She replied, “If there’s one thing I’ve learned, if it snows, you don’t sleep.”


Thanksgiving Time

Hello, my name is Montego, and it’s been 5 months since my last blog.

Audience: “Hi, Montego.”

Over the course of these last 150 some-odd days, there have been plenty of blog-worthy events to share. I’ve been keeping a list and hope to find the time. But tonight, as I lay in the guest bedroom at my parents house with nothing but the glow of the monitor and the clickety clack of the keys to break the dark, silent winter nighttime atmosphere, I can’t help but ponder about Thanksgiving time.

There are only a handful of universally respected dates on the calendar.  New Years, and Christmas (or your preferred equivalents), and your birthday represent probably the top 3, with Thanksgiving a strong 4th place winner.  What about Easter?  Too denominational to be universal.  Vetrans Day?  Important, but not nearly as impactful as the top 4.  Even Memorial day is lower on the Totem pole than Thanksgiving.

Yeah, Turkey day is a pretty big deal for everyone. And what’s not to love?  You get to cook and eat and drink, you get a 4 day weekend (sometimes more), and there’s some great TV to watch like the Macy’s day parade and a few football games.  Oh – and you get to spend time with family and think about what you’re thankful for too.  Right.  Between the glasses of champagne and the pie and ice cream overindulgence  I almost forgot to mention what this day is REALLY all about.  Being thankful, being together, being thankful you are together.

My parents, and to some extent my extended family did a marvelous job teaching me the “true meaning” of various holidays. Teachings that were always taught by example, not by instruction.  Each year at Thanksgiving we would all somehow get together, usually at Nana’s place, but occasionally elsewhere.  We’d each have our own “thing” we’d bring.  My Aunt, a baker at the time, would bring her famous Swedish bread.  Nana would cook Swedish meatballs if she felt like it, and others would just bring themselves, which ment a lot given how far (and sometimes treacherous) the trip was for them.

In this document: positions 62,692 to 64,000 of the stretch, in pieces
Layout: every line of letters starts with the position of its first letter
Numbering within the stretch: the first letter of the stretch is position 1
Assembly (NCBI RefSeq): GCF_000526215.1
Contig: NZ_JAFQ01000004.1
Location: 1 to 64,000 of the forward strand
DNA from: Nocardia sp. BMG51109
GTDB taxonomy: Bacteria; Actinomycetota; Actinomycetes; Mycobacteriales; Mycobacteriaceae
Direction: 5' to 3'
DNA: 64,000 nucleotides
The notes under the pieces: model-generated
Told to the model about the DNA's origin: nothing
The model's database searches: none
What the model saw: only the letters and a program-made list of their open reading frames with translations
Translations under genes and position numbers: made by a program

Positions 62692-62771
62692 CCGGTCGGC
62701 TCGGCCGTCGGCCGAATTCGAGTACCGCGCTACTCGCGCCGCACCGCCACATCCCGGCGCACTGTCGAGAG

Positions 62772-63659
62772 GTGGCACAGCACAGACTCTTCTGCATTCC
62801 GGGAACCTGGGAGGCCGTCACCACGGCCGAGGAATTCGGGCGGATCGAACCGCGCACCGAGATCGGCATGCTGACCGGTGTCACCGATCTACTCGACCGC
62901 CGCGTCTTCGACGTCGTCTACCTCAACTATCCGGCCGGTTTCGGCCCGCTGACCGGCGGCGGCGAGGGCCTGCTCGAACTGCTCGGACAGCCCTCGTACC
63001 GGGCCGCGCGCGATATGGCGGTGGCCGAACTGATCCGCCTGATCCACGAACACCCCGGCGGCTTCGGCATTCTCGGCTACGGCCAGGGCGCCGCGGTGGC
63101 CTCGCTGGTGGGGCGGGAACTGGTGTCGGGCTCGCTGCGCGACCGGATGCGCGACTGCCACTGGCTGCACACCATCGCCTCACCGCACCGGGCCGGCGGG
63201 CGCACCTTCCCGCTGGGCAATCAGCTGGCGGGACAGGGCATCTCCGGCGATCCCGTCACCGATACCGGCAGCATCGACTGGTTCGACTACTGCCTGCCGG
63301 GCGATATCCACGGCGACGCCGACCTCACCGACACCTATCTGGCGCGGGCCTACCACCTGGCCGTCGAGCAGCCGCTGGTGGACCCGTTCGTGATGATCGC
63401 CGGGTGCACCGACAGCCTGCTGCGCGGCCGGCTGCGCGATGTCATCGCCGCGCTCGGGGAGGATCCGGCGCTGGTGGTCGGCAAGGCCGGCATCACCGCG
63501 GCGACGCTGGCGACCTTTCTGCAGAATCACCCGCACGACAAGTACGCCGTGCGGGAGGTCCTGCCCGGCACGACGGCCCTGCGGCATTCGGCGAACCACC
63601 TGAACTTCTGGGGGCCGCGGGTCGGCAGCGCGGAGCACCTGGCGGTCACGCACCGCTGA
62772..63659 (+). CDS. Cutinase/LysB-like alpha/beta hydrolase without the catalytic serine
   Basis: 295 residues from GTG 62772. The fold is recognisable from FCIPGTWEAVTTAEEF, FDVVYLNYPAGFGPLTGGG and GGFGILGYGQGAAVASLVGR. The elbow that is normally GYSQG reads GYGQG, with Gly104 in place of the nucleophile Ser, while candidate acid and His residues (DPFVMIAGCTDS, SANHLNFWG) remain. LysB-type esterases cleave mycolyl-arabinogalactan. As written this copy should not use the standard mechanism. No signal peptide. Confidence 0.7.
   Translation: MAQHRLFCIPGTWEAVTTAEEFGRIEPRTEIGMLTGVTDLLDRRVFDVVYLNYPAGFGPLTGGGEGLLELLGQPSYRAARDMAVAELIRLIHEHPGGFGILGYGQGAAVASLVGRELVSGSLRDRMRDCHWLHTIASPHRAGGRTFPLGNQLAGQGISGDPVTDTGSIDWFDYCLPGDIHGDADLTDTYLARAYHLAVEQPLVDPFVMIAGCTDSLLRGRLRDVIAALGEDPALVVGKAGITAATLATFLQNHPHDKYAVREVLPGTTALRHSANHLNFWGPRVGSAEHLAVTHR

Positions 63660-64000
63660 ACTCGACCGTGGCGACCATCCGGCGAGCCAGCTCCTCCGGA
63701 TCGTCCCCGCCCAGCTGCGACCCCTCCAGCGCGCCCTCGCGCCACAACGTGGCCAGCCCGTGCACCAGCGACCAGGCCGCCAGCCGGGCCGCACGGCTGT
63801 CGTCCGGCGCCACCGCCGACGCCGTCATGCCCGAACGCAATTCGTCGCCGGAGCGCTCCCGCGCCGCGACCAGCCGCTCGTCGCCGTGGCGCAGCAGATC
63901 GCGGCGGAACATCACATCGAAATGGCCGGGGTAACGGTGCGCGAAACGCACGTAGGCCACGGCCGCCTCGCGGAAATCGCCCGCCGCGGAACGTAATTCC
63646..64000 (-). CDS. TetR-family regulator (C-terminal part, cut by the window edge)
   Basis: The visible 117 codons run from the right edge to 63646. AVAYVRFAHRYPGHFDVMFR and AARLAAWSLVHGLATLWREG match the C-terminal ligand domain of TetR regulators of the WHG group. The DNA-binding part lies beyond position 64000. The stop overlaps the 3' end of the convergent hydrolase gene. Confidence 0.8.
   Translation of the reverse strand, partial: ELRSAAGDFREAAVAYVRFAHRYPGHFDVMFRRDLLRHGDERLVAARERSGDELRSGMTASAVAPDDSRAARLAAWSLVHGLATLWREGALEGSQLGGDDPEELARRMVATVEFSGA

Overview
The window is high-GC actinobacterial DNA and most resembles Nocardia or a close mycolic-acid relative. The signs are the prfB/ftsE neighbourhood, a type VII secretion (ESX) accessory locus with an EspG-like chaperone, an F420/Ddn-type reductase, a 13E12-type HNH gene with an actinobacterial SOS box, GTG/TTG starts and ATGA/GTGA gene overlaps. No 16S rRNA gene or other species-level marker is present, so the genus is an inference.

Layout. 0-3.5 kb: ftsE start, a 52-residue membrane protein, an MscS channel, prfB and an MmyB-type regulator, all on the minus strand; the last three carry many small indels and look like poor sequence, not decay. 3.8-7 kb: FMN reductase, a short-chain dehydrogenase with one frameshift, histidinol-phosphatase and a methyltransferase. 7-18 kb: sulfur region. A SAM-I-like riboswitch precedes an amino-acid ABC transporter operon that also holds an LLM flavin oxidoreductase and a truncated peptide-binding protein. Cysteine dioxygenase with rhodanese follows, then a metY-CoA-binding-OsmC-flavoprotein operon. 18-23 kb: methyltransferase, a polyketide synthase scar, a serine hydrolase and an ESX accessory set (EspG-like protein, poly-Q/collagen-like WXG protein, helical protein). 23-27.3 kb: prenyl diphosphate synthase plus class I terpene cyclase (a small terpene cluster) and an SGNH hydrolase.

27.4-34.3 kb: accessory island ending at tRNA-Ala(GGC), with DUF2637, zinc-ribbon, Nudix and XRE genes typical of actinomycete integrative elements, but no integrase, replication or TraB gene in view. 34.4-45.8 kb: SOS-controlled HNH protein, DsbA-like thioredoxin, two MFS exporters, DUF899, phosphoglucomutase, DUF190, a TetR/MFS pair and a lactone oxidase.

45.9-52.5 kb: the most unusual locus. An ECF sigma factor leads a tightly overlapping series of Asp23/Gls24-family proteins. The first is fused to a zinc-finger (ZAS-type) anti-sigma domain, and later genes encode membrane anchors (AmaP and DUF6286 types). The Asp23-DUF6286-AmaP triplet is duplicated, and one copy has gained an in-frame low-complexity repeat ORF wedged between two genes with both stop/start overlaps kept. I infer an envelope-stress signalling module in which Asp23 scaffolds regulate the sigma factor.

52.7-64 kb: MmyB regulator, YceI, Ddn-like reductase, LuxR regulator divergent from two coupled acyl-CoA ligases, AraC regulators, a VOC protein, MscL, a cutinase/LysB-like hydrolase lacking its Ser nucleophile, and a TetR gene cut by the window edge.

After a few glasses of wine, everyone would be taking up a storm and building up their appetites.  And when it came time to eat, we would carefully file into the dining room that had been transformed to be 90% table and chairs, 10% floor space.  But nobody seemed to mind, as the spread looked amazing.  The nine plates circled the table — with most of them matching– were framed with polished forks, knifes, and thanksgiving-themed paper napkins.  Everyone had their water glass and wine glass, and the salt, pepper, butter, and bread were all within reach.  Add a few candles and the table was full, forcing the food dishes to be placed on surfaces around the table — anywhere would due.

We quickly past around each dish and loaded our plate with a serving.  And before you knew it, you had green beans, mashed potatoes  butternut squash, stuffing, cranberry sauce, sweet potato casserole, and one of two types of gravy drizzled over everything. What a masterpiece of meal!  Oh – and there was plenty of Turkey to be had as well, if you could fit it on your plate.

When everyone was finally served we took time to say a few words, usually focused around how happy we all were to be together, and how thankful we were for such an amazing spread.  We could hardly get the words out of our mouths though without drooling over the steamy plate of goodness in front of us.   Nana, we decided, was the only one entitled to start eating even before this quick “grace” of a moment. She was the guiding light of our family and so had every right to dig in.

The meal portion of Thanksgiving usually lasted only 30 minutes or so. People filled their plate as often as they’d like, and the wine seemed endless.  And after a short break to wash some of the silverware, it was time to reconviene in the cozy room for Thanksgiving part 2: the attack of the killer deserts.  Pecan Pie was Nana’s favorite, but there was also Apple, pumpkin, and chocolate cream pie — my Mother’s signature offering.  Cool Whip and Brigham’s Ice Cream rounded out the belt buster meal, and when everyone had tried everything, we retired to the living room to rest.

Aside from some small talk here and there, the tryptophan induced food coma hit quickly, encouraging most to hit the road before it took full effect.

And this is how it was for Thanksgiving at the Johnson Family for year upon year upon year.  And when I think of the 4th most universally accepted and important day of the year, I conjure up the great memories of past Turkey Days.